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Did You Know That 1911 Indian Coinage is Referred to Colloquially as “Pig Rupees”?

As King George V ascended to the throne in 1911, the Royal Mint prepared dies depicting the new sovereign to strike coins for use across the world. The elephant featured on the collar of the most eminent order of the Indian Empire worn on the robe of the king sparked controversy; the animal, as depicted, resembles a pig. Many of the coins were withdrawn and unissued stocks were destroyed. This controversy lends the distinctive one-year subtype its name: the “Pig Rupee.”

The new coins were struck at Bombay and Calcutta and slated for release on December 12, 1911, Durbar Day, when George V was declared Emperor of India. The elephant on George V’s collar lacked detail, with ears barely visible and the trunk and face not well defined. Consumers and other observers were quick to note the animal’s “porcine” qualities. The March 1912 issue of The Numismatic Circular and Catalogue of Coins, Tokens, Commemorative & War Medals, Books & Cabinets, published by the London-based Spink & Son, sums up the controversy and its causes: “As soon as the coin was issued it was universally criticised, and no amount of explanation has been able to do away with the fact that the elephant on the King’s chain presents to the naked eye a decidedly porcine appearance.”

The article quotes a local newspaper, which snarked: “It would appear that knowledge of natural history is somewhat lacking among the draughtsmen responsible for designing coinage in London.” The paper further surmised “The similarity must be something more than imaginary to induce the authorities to withdraw the coin from circulation when several lakhs of it have already been issued. It has been left to the designers of the British Mint to suggest a resemblance between the degraded and reviled swine and the grand giant which plays so proud a part in Oriental pageantry.”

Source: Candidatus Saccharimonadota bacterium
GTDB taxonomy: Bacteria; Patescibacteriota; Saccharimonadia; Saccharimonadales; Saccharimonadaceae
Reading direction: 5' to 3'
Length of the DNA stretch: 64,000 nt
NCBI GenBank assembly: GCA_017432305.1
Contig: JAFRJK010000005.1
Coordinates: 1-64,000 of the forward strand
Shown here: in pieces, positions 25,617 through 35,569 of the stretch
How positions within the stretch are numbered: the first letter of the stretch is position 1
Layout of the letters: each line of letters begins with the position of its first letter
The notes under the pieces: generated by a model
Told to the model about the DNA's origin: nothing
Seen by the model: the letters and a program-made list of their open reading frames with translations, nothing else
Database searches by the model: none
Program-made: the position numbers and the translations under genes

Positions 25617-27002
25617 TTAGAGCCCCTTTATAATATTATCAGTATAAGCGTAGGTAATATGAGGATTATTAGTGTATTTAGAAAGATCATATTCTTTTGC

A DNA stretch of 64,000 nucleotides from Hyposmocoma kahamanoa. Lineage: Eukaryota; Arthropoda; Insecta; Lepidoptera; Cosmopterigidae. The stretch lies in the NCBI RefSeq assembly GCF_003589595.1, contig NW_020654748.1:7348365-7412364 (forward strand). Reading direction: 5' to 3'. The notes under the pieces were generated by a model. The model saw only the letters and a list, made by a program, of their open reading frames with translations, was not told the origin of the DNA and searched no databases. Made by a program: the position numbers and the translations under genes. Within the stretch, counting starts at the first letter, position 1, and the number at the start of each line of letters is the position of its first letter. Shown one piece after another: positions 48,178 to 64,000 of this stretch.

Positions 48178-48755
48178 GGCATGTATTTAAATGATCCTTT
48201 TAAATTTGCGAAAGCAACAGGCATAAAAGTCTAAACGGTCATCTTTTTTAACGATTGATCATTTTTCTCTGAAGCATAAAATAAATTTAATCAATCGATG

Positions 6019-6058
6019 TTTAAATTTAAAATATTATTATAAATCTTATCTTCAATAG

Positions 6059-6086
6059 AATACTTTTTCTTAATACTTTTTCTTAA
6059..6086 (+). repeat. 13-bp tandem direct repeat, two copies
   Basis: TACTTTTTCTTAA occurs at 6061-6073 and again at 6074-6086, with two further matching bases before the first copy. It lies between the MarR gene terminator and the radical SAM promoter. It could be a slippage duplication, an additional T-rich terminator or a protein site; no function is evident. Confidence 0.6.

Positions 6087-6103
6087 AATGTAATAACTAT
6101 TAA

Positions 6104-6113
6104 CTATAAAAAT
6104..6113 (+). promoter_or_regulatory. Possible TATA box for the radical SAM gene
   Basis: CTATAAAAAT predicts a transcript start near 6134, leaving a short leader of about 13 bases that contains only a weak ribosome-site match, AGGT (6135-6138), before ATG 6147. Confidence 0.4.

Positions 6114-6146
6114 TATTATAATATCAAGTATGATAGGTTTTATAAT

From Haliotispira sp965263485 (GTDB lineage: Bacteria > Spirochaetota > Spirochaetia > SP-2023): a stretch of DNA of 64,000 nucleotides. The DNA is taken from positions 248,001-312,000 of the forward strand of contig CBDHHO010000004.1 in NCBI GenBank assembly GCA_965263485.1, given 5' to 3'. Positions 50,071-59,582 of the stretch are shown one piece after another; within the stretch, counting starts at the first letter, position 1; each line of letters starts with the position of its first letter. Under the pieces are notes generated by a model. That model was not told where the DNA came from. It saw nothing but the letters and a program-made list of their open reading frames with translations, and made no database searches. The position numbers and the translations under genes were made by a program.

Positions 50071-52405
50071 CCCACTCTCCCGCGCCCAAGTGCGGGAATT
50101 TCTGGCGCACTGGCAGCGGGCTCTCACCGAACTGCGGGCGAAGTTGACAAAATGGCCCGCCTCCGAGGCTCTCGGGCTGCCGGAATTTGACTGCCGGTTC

It had been hoped that the new coins might remedy a different issue with British Indian coinage. A different article in the same issue of The Numismatic Circular explained reaction to the coins of George V’s predecessor, Edward VII: “His majesty [Edward] is represented wearing the imperial Crown, a most important point when the reception which the previous rupee met with is considered. The King-Emperor Edward the Seventh was, unfortunately, depicted in the classical manner, the bare head and neck only, being shown on the obverse of the coin, much to the surprise of the majority of his Indian subjects. These, naturally, demanded some outward symbol of royalty; and the absence of this, led the rupee to be designated ‘the naked head’. This has been successfully rectified in the recent issue.”

One step forward, one step back.

The authorities ordered the coins recalled on January 23, 1912. According to a March 2023 article on Professional Coin Grading Service’s website, some 700,000 of the coins had already been issued. The remainder, and all coins recovered from circulation, were melted. Dies were modified with an updated portrait and the coins continued to be struck with this bust through the end of George V’s reign in 1936. 

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